|Jinny has been very ill and is currently undergoing rehabilitation so she will not be writing her article for awhile. She is making excellent progress and hopes to be able to return to writing her column in the near future... Adele.
My son, Chuck, hates school. There really isn't any other way to say it; he hated school the first day he walked in the doors and he will hate it the day he finally walks out of them. That isn't to say that he hates learning, because he does not. He just doesn't like the way the public education system goes about it.
Personally, I liked school and if I had my way, I'd go to school to study one thing or another for the rest of my life. I don't disagree with Chuck regarding the failings of public schools, I just managed to make it work for me. I guess I just adapted better. I did extremely well in school, although I found some subjects more difficult than others. I was not a huge math brainiac and had to work at it. I struggled with higher math until I got a friend of my older brother's who was a math wiz to tutor me. I discovered that my problems with math were due more to the way it was taught than my inability to understand it. When my teachers explained things to me they tended to make it more confusing than it was to begin with. When Howard explained it it became blissfully clear. I think that a lot of young people have math issues because the way we teach it makes it frightening and alien. Once I got into calculus I liked math a lot more for some reason, although most people didn't agree with me. As an adult I love math, although I still have to work harder at it. I owe it all to Howard.
English was a subject I loved and I was really good at it. I was a voracious reader and fell in love with words at a young age, so English was duck soup for me. I even liked grammar, believe it or not. I had a wonderful teacher who told me that words were the bricks of language and grammar was the mortar that held them together. I liked that metaphor then and I still do now. She was a very proper lady who seemed somewhat distant and was heartily disliked by almost every one of my peers. I loved her. She taught an Advanced Prep Shakespeare class I took and we seriously bounded over the Bard. Most of her students didn't get Shakespeare and didn't particularly like it so I imagine she was as happy to have me in her class as I was to be in it. When I was 15, I spent an entire summer reading everything he ever wrote and did so again over subsequent years. My mother introduced us to Shakespeare when we were little and we liked the plays so much that my brothers and I would put on performances of our favorite bits for our parents. Julius Caesar was our numero uno inspiration and I coached my younger brother for hours until he could recite Marc Antony's speech at Caesar's funeral like a pro.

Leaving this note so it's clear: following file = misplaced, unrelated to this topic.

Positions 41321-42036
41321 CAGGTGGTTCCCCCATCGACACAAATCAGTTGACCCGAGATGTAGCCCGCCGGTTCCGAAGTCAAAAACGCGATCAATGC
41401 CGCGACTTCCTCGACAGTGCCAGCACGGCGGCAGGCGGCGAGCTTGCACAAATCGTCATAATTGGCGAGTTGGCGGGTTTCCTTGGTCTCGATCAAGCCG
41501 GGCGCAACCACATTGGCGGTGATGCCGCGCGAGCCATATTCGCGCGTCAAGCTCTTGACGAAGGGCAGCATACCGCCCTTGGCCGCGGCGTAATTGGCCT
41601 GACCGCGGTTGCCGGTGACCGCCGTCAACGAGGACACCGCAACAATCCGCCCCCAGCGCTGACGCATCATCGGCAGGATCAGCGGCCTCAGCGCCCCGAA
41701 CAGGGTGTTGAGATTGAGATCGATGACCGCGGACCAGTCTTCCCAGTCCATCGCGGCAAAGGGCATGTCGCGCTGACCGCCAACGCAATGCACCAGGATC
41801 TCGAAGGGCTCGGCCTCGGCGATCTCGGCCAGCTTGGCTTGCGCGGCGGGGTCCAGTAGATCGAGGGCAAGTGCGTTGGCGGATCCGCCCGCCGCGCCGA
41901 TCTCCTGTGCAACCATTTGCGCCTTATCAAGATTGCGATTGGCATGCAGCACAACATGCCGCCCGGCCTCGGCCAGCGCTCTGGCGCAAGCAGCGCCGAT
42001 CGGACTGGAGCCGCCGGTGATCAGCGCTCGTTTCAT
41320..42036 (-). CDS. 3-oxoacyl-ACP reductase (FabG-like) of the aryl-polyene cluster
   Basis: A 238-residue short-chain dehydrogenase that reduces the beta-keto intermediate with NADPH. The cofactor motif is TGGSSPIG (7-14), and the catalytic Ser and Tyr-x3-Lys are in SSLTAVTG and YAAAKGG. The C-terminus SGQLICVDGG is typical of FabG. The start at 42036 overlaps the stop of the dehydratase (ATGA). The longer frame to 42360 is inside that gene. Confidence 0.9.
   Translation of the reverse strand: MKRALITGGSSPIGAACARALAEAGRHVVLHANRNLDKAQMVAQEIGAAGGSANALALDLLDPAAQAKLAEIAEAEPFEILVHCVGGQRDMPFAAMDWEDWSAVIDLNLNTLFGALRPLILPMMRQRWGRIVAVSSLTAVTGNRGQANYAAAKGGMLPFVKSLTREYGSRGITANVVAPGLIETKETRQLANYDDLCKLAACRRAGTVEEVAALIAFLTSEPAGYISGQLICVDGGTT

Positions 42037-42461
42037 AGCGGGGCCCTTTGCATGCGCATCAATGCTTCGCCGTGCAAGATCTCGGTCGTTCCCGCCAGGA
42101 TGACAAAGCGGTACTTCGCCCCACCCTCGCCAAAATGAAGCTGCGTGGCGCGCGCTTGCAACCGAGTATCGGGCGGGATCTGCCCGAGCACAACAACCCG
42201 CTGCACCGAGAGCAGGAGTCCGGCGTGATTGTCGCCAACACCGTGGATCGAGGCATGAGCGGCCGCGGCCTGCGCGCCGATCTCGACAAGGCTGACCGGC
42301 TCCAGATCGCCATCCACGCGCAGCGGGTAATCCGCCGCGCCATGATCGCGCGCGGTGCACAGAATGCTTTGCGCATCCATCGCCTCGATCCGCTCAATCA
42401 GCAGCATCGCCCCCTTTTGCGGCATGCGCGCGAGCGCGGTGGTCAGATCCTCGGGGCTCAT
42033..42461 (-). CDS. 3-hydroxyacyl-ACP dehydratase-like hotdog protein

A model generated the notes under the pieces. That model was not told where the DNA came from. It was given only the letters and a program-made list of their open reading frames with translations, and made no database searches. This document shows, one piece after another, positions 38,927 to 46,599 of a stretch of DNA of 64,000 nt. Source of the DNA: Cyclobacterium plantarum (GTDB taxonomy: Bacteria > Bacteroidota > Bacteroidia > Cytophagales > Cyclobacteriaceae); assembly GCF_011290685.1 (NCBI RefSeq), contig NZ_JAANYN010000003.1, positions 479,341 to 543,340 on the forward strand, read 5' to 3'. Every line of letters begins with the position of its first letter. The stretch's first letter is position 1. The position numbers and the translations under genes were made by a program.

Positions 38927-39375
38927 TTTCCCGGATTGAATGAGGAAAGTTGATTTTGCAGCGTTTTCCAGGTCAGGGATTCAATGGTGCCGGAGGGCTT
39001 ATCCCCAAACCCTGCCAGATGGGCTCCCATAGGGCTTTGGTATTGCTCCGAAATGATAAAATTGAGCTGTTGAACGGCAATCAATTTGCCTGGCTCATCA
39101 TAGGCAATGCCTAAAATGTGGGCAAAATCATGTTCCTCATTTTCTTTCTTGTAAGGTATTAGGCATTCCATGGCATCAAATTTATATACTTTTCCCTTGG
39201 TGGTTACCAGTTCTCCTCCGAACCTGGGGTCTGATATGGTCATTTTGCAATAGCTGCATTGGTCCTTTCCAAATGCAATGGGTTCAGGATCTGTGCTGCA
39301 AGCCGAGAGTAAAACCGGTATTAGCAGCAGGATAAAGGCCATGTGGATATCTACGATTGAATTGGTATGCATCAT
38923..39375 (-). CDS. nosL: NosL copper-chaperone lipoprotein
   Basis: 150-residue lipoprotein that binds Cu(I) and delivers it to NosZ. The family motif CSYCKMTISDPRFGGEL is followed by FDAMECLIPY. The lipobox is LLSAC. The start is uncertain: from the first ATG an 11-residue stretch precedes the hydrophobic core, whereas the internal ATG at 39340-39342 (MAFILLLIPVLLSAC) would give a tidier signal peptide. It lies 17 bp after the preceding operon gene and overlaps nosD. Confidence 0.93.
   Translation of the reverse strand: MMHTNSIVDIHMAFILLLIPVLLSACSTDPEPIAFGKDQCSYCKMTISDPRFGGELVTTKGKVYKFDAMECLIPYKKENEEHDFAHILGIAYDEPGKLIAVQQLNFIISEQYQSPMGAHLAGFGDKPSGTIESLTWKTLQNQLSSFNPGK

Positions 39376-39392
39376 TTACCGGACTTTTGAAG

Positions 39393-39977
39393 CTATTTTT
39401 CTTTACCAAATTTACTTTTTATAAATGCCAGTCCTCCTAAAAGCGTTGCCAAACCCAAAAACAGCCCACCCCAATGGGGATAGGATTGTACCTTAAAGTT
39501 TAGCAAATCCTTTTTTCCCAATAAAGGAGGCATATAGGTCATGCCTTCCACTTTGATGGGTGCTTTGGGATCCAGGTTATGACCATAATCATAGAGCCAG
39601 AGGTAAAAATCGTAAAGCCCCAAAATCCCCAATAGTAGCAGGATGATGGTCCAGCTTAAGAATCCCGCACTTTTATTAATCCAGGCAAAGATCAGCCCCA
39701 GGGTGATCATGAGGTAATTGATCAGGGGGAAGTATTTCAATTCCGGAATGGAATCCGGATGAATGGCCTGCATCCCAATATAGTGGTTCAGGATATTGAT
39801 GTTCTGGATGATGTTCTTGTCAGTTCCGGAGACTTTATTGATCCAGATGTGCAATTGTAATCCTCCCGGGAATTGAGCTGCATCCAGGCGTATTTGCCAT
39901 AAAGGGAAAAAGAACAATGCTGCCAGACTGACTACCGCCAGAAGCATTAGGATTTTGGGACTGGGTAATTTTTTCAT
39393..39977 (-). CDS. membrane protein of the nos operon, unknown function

Science was a little problematic due to the math angle, but I have always found it fascinating and even more so now. I wasn't crazy about slicing up dead amphibians or infant pigs, but I dealt with it. I am not as interested in biology as I am physics or chemistry. I felt cheated when I took chemistry because my teacher was going through a divorce and had acquired a stomach ulcer because of it, which made him less than inspiring as a educator and made the class somewhat awkward. He spent a lot of the semester either tearing up pitifully or drinking buttermilk out of a beaker. Weird.
History was my best and favorite subject and still is. I absolutely adore history and always will. I am particularly fond of ancient history and I have spent many hours pouring over books on ancient Greece and Rome. People are often surprised at my enthusiasm for military history because I am really such an ardent pacifist. I always tell them that the history of humanity is pretty much a history of warfare, which is a little depressing if you think about it, but there you are. Realistically, you can't expect to pursue knowledge of one without delving pretty seriously into the other. Consequently, I know an awful lot about weapons, tactics, strategy, and war machines that people find surprising. Ask me about trebuchets sometime, we built one once when we were kids and hurled apples over the neighbor's fence.
I did have a little trouble in History memorizing dates, but who doesn't? I developed a method based upon the old, “In 1492, Columbus sailed the ocean blue”, thing. When I had to remember a date I would create a little rhyme that helped me to recall the date. To remember the date of the Norman invasion I created, “Back in the Fall of 1066, William gave the Brits some kicks.” For the beginning of the end of the Roman Republic I had:
“Caesar crossed the Rubicon in 49BC.
He justified this act upon,
The fact that he was he.”
Not great literature, but it got the job done. I remembered dates to go with the destiny changing events I never had any trouble at all remembering. It worked. And there, in a nutshell, is what educating is be all about. The end is to learn, the means should be whatever works.